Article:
Genetically engineered crops: Importance of diversified integrated pest management for agricultural sustainability

Jennifer A. Anderson, Peter C. Ellsworth, Josias C. Faria, Graham P. Head, Micheal D.K. Owen, Clinton D. Pilcher, Anthony M. Shelton, Michael Meissle

Research output: Contribution to journalReview articlepeer-review

89 Scopus citations


As the global population continues to expand, utilizing an integrated approach to pest management will be critically important for food security, agricultural sustainability, and environmental protection. Genetically engineered (GE) crops that provide protection against insects and diseases, or tolerance to herbicides are important tools that complement a diversified integrated pest management (IPM) plan. However, despite the advantages that GE crops may bring for simplifying the approach and improving efficiency of pest and weed control, there are also challenges for successful implementation and sustainable use. This paper considers how several GE traits, including those that confer protection against insects by expression of proteins from Bacillus thuringiensis (Bt), traits that confer tolerance to herbicides, and RNAi-based traits that confer resistance to viral pathogens, can be key elements of a diversified IPM plan for several different crops in both developed and developing countries. Additionally, we highlight the importance of community engagement and extension, strong partnership between industry, regulators and farmers, and education and training programs, for achieving long-term success. By leveraging the experiences gained with these GE crops, understanding the limitations of the technology, and considering the successes and failures of GE traits in IPM plans for different crops and regions, we can improve the sustainability and versatility of IPM plans that incorporate these and future technologies.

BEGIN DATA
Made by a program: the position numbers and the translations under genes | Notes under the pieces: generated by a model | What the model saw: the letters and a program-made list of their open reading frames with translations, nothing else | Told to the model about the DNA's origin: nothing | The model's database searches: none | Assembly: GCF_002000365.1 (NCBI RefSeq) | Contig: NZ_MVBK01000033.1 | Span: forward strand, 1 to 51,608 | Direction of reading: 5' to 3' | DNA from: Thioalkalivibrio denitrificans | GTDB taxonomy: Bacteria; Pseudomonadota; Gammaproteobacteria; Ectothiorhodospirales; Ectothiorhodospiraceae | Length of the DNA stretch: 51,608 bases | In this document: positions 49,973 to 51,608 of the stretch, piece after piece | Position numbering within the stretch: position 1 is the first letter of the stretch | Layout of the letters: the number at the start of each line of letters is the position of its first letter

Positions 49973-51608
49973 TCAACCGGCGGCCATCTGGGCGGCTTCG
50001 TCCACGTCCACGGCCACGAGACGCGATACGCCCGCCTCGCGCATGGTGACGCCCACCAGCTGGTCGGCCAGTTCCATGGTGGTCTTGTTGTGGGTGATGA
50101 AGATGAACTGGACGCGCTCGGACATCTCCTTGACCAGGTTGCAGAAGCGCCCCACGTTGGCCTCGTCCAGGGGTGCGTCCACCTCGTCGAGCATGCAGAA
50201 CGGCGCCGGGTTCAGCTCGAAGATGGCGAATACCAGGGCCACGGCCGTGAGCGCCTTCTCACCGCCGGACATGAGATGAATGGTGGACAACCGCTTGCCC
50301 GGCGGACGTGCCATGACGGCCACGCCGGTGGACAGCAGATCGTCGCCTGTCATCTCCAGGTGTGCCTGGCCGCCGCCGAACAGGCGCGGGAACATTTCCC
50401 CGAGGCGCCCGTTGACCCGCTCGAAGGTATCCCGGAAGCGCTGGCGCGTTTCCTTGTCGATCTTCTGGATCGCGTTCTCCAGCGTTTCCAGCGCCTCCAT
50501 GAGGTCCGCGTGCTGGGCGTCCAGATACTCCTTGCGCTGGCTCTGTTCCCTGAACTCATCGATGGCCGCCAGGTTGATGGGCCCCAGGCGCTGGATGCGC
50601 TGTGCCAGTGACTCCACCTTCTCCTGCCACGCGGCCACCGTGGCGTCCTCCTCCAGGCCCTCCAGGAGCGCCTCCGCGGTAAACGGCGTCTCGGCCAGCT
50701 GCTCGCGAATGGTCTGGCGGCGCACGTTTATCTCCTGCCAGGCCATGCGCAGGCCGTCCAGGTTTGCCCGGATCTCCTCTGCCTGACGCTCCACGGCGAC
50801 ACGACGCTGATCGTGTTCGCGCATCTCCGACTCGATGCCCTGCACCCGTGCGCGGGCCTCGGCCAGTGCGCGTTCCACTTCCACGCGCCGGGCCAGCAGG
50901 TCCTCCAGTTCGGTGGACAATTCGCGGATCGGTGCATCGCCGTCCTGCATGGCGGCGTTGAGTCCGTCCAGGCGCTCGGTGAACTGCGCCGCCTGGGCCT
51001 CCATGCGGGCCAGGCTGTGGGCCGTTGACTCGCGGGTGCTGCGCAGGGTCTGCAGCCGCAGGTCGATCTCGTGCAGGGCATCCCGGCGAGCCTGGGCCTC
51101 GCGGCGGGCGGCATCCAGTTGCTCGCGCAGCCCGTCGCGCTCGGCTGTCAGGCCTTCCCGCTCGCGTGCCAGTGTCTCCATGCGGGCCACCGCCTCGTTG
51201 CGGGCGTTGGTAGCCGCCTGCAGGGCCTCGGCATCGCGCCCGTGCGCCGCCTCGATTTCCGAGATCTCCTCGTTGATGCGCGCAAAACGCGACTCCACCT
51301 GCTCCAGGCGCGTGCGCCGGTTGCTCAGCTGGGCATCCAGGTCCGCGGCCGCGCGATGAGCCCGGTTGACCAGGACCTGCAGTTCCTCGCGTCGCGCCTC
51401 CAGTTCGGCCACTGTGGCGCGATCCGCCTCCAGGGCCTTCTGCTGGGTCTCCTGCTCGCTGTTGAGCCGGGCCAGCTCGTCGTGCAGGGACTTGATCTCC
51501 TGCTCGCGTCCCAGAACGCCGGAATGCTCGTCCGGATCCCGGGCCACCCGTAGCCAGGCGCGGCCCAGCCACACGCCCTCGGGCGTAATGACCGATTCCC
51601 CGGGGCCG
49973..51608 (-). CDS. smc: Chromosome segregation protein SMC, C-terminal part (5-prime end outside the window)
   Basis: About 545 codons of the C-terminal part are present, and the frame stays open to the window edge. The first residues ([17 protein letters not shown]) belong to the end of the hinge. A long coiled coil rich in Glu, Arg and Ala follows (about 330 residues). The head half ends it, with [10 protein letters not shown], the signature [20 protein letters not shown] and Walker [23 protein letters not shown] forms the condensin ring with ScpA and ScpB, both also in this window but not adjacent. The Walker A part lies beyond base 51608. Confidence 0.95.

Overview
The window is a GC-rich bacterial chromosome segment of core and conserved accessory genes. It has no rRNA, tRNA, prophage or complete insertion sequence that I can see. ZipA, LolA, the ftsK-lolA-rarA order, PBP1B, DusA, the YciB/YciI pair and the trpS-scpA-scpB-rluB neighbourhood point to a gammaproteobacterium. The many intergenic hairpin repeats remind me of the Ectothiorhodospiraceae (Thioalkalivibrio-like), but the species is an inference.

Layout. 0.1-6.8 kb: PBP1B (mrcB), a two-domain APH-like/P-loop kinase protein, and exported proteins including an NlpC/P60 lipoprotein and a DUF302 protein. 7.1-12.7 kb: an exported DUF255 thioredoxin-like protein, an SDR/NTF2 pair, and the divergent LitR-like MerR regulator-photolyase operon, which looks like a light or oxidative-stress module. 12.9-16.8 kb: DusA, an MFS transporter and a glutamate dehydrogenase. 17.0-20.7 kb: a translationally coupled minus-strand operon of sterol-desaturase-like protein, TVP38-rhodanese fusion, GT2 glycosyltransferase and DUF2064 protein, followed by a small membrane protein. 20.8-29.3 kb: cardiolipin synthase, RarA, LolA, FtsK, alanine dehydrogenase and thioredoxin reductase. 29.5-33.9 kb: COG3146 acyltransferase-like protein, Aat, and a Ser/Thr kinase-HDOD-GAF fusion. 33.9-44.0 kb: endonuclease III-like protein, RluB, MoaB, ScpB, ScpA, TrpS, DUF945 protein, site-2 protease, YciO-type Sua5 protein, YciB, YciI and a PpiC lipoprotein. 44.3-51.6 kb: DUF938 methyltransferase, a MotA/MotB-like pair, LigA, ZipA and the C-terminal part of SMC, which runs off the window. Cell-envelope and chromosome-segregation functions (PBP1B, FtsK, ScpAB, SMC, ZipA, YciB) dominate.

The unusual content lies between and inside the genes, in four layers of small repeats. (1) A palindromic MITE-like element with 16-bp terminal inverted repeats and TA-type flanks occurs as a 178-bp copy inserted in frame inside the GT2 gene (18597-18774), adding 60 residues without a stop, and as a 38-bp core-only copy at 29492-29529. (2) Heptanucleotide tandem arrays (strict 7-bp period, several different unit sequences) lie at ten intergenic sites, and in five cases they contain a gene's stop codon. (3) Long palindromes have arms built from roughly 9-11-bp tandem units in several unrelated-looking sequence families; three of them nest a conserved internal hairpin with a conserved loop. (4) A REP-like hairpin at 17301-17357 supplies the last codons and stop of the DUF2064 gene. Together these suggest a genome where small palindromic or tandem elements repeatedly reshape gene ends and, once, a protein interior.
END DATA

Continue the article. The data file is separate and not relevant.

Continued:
Original languageEnglish (US)
Article number24
JournalFrontiers in Bioengineering and Biotechnology
Issue numberFEB
StatePublished - 2019


  • Adoption of technology
  • Extension
  • Genetically engineered (GE) crops
  • Genetically modified (GM)
  • Insect resistance management (IRM)
  • Integrated pest management (IPM)
  • Integrated weed management (IWM)
  • Sustainability

ASJC Scopus subject areas

  • Biotechnology
  • Bioengineering
  • Histology
  • Biomedical Engineering


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